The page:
Posted on: www.dailyguideghana.com
By William Yaw Owusu
Friday June 29, 2018
KUFUOR CLEARS AIR ON GHANA CARD
Former President John Agyekum Kufuor has stated that the media erroneously reported that he endorsed the stance of opposition National Democratic Congress (NDC) that the National Identification Authority (NIA) should make the Voters’ID a prerequisite for registering for the Ghana Card.
“The former president wishes to make it known that all that he called for was for all Ghanaians to take part in the exercise, and that if any group feels that the processes are defective, they should take part and protest from within in due course,” a statement issued in Accra yesterday and signed by Dr. Kwabena Osei-Adubofour, a senior aide and spokesman to former President John Kufuor said.
He said the media erroneously reported that he had endorsed the use of Voters’ ID cards in lieu of the primary identity documents of Ghanaian passports and birth certificates to attest Ghanaian citizenship for the purpose of registering for the Ghana Card which would be issued by the National Identification Authority (NIA).
Mr. Kufuor received his Ghana Card last Tuesday from the NIA officials and after his registration he allegedly asked the authority to consider the use of Voters’ ID Card as part of the process.
The NIA immediately issued a statement to reiterate its decision to use only passports or birth certificates and two people to vouch for applicants at no cost for the ongoing exercise.
“The NIA takes note of ex-President Kufuor’s comment on the exclusion of the Voter’s ID card as one of the identity documents required by an applicant for registration for the Ghana Card, a statement from the Corporate Affairs Department of the authority said.
“The NIA, as a creature of statute, will continue to be governed by, and respect, the existing laws passed by Parliament.”
“In exercising its statutory mandate, the NIA is determined to ensure that every Ghanaian at home and abroad is duly registered and issued with the Ghana Card, while at the same time doing all in its power to protect the boundaries of Ghanaian citizenship and the accuracy and integrity of the National Identity Register as by law required,” it said, adding “indeed, as NIA has pointed out time and again, those Ghanaians who lack any of the prescribed identity documents can be registered by being vouched for in accordance with the law at no cost to them.”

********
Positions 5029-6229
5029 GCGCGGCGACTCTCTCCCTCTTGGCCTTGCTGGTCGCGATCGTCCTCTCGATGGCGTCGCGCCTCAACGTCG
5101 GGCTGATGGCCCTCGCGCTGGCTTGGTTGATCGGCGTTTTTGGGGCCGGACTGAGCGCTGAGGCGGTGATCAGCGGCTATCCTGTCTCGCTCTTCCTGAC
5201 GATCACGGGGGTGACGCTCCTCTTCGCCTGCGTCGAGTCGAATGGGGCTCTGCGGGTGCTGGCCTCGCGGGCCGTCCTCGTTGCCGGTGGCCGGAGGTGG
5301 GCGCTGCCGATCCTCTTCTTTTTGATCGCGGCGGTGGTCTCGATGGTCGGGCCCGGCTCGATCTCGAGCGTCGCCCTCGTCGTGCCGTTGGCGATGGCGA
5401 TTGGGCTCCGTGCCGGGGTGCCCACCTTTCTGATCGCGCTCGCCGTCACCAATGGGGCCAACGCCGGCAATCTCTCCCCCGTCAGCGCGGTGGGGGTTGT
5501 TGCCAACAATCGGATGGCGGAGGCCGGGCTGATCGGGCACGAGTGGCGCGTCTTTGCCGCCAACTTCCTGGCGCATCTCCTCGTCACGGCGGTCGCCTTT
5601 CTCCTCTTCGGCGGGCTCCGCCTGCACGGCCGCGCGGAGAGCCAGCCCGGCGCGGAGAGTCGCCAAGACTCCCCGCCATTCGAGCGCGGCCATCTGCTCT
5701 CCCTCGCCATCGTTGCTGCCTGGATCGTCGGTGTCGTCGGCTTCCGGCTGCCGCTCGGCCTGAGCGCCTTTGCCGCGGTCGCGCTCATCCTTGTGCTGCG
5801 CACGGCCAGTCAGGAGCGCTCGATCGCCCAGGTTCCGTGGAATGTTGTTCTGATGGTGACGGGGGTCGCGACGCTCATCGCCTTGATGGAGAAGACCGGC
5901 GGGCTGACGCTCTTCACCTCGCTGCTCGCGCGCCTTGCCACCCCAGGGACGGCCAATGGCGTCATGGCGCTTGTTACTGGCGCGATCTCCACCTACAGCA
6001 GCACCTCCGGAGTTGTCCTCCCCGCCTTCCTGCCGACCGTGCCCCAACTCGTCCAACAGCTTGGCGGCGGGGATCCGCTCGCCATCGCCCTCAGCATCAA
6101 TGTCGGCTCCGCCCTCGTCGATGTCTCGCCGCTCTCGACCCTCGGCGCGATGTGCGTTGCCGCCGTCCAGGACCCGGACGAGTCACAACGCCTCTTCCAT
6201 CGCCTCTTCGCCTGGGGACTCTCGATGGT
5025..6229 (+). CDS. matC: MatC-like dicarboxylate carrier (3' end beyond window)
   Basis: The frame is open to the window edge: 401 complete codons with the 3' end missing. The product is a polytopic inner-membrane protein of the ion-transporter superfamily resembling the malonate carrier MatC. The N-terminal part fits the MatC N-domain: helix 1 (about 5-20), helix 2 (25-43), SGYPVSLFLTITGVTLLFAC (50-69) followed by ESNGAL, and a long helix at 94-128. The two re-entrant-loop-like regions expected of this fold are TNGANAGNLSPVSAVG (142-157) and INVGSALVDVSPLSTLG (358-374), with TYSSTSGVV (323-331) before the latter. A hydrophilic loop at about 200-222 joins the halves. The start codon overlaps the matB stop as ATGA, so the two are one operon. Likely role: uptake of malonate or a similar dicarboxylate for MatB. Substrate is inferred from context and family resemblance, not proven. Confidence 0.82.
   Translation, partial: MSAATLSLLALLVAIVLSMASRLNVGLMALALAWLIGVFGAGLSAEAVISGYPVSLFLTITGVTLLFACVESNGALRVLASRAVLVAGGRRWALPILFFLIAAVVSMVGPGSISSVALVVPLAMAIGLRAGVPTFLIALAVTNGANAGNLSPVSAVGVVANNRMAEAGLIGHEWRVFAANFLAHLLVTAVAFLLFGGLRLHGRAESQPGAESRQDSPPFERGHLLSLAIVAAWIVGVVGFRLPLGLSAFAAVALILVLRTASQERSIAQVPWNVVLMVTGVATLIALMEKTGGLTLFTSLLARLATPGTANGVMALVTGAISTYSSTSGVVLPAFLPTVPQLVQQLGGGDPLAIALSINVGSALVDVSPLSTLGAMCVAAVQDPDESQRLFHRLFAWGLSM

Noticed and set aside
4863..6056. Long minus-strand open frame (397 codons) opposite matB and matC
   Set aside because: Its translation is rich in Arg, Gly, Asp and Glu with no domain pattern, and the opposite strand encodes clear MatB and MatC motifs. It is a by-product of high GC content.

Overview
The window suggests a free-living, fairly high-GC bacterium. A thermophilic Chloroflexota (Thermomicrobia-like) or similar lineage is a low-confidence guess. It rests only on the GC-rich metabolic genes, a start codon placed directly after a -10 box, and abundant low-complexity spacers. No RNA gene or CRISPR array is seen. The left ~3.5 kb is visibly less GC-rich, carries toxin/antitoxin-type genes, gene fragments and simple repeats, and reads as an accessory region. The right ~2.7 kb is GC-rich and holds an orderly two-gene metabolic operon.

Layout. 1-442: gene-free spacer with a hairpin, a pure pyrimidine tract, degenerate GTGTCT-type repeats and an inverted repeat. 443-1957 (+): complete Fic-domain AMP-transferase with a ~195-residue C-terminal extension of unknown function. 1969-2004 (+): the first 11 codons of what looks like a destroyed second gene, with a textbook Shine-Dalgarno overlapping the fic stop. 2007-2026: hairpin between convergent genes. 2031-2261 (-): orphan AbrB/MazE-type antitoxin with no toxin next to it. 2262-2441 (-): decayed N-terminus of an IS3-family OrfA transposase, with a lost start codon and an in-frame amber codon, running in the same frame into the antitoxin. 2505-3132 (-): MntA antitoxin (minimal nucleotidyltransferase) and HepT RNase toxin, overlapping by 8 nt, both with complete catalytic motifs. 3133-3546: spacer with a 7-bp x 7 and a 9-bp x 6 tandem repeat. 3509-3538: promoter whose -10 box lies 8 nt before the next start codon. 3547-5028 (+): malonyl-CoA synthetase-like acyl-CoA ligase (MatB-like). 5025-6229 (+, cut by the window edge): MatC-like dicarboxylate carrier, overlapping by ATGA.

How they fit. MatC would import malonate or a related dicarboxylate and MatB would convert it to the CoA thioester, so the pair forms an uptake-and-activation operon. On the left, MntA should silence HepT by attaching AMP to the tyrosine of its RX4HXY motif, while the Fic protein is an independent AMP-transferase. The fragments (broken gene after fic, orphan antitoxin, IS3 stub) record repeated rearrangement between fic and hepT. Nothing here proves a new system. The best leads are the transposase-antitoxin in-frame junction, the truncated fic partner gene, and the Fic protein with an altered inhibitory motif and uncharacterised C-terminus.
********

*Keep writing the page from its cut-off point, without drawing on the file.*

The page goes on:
The authority said “there is absolutely no intention on NIA’s part to disenfranchise or denationalize any Ghanaian. The National Identity Register being compiled by the NIA is not a substitute for the Voter’s Register, which the Electoral Commission alone is by law mandated to compile, and the Ghana Card is not a substitute for the Voter's Identity Card.”
The ex-President’s purported comments on Voter’s ID generated heated political argument which compelled his office to issue the statement to set the records straight.
“Former President Kufuor would want to make it abundantly clear that he does not in any way call for the substitution of a voters’ ID card for either a Ghanaian passport or a birth certificate in establishing Ghanaian identity in order to register for an NIA Ghana card,” it said.
“He does not under any circumstances impugn the authority of the NIA to determine the basis of one’s proving one’s citizenship to register for the Ghana Card, as he is satisfied that the NIA is doing so in accordance with the enabling legislation passed by the sovereign parliament of Ghana,” the statement added.
“The legal definition of who is a Ghanaian is not a matter of politics and people should desist from making it so,” adding “in any case, it should be noted that the NIA enabling law was unanimously passed and it obtained a bi-partisan praise from Ghana’s parliamentarians.”
“What is reassuring is that the NIA law has two key processes by which those who do not possess either of the two primary citizenship documents can vouch for their Ghanaian citizenship. And they are that: a relative of an applicant can vouch for the applicant before a Commissioner of Oaths who will be part of the registration set-up.”
He added “where the applicant has no known relative, two persons who know the applicant can vouch for him/her before a Commissioner of Oaths.”
“The former President’s point is that the parliament of Ghana that passed the enabling law for the exercise must have considered the reality that the landmark ruling of the Supreme Court of Ghana in the Abu Ramadan case in 2016 required the voters’ register to be cleansed.”
Pressure group Let My Vote Count Alliance (LMVCA) encouraged NIA to remain resolute and dismiss calls to include Voters’ ID card as one of the prerequisites for the registration.
“We are of the firm conviction that the inclusion of the Voters’ ID card in the Ghana Card registration will distort the data, further deepen the cracks in the entire national identification system and compromise the authenticity of the whole process,” the group said in a statement.
“The electoral register has a lot of unresolved anomalies. It is for this reason that the LMVCA rallied behind and offered our full support to the plaintiffs in the Abu Ramadan & Evans Nimako v Attorney General case in which the plaintiffs argued that the use of the NHIS Card for voter registration was unconstitutional, as the NHIS Card merely indicates a minimum of six months of residence in Ghana, and not Ghanaian citizenship as stipulated by the constitution.”